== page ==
# it under the terms of the GNU General Public License as published by
# the Free Software Foundation, either version 3 of the License, or
# (at your option) any later version.
#
# This program is distributed in the hope that it will be useful,
# but WITHOUT ANY WARRANTY; without even the implied warranty of
# MERCHANTABILITY or FITNESS FOR A PARTICULAR PURPOSE.  See the
# GNU General Public License for more details.
#
# You should have received a copy of the GNU General Public License
# along with this program.  If not, see <http://www.gnu.org/licenses/>.

# imports maketrans capability & generate ROT13 translation table

from string import maketrans

rot13table = maketrans("ABCDEFGHIJKLMNOPQRSTUVWXYZabcdefghijklmnopqrstuvwxyz",\
"NOPQRSTUVWXYZABCDEFGHIJKLMnopqrstuvwxyzabcdefghijklm")

# user interface and encoding magics

print "ROT13er v1.0.1"
print "Copyright 2010 by Benjamin Braithwaite"
print
print "A simple ROT13 translator"
print
toberotted = ""
while not toberotted.strip():
    toberotted = raw_input("Enter your text (ROT13 or plaintext): ")
print
print toberotted.translate(rot13table)
print

# successful exit dialog

raw_input ("Press <enter> to exit.")

You can download rot13er.v1-0-1.py from my Dropbox.

It’s the simple things that get you.

~/random001

#1: Distros!

I’m really very interested in Linux Mint Debian Edition. It seems like it could be a viable replacement for Limited Edition if I could install KDE4 rather than Gnome as my DE of choice.

I am also very excited about the upcoming release of Kubuntu 10.10 Maverick Meerkat! Yeah, I said Kubuntu — I know all the focus is on Ubuntu, but I’m really psyched that it means that soon Linux Mint 10 KDE will be here!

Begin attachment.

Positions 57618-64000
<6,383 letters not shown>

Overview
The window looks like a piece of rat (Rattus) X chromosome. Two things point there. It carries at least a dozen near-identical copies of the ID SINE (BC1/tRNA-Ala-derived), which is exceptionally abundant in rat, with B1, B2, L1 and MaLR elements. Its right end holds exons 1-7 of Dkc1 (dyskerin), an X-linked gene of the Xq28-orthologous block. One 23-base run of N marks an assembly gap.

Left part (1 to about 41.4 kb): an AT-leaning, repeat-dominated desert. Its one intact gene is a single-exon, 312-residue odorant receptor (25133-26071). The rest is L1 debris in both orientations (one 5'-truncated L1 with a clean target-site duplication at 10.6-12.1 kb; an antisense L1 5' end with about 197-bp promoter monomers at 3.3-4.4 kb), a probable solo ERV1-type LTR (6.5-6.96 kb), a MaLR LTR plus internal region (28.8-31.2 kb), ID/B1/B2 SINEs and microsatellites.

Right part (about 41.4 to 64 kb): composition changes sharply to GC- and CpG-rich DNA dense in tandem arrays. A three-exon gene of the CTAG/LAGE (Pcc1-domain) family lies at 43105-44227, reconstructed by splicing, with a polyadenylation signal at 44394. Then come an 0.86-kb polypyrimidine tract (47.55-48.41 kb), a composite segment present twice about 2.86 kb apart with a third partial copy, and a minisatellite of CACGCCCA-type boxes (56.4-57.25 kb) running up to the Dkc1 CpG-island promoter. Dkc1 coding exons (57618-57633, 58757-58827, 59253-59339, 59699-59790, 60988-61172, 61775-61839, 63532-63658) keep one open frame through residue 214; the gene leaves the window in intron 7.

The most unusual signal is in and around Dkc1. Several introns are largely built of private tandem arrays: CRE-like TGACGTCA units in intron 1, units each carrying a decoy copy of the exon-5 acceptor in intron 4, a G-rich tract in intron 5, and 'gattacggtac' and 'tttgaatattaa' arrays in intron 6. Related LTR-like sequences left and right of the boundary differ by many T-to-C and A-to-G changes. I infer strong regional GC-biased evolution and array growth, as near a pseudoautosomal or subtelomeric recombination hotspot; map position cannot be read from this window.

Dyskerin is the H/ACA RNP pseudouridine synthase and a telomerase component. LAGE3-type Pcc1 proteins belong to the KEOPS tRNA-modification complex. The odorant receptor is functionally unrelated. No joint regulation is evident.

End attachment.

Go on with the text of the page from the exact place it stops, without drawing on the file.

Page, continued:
#2: Text Editors and GUIs

I want to learn both Vim and Emacs, since they are both giants in the hacking culture, but they are radically different one from another, and I don’t want learning the editor to get in the way of my learning to code.

Then I stumbled upon Cream, a Vim-a-like that brings a GUI and other helpful features to Vim. This is something that I am excited about because my whole life I’ve gravitated towards the GUI for pretty much everything beyond really basic operations. I mean, using the mouse and key commands in concert can be really fast most of the time, and I usually do consumption, not creation, with my computer, so a GUI just makes more sense for that.

#3: Am I The Only One?

I hear over and over again how important it is to have a mentor, or at least a partner, when you code so there is always both pressure to do better and a check to make sure you’re considering all the open options. However, since I live in Hannibal, Missouri, the opportunities for doing so are… limited.

Okay, they’re as close to nonexistent as could be.

However, Breck Yunits’ post on how to get yourself a mentor mentioned a way I didn’t think of previously — Github. His other ideas, though good, are a bit impractical for me right now, but Github seems like it may be a promising avenue for me to pursue.

#4: Linux, MP3 Players, and Me

I’ve decided to search for a replacement for my many broken MP3 players (including a 30GB iPod Video 5.5G, a 512MB iPod Shuffle 1G, a 40GB iPod 4G, and two 8GB iPod Touch 2Gs). I always mean to get rid of them on eBay, but never manage to get around to it. However, time to change!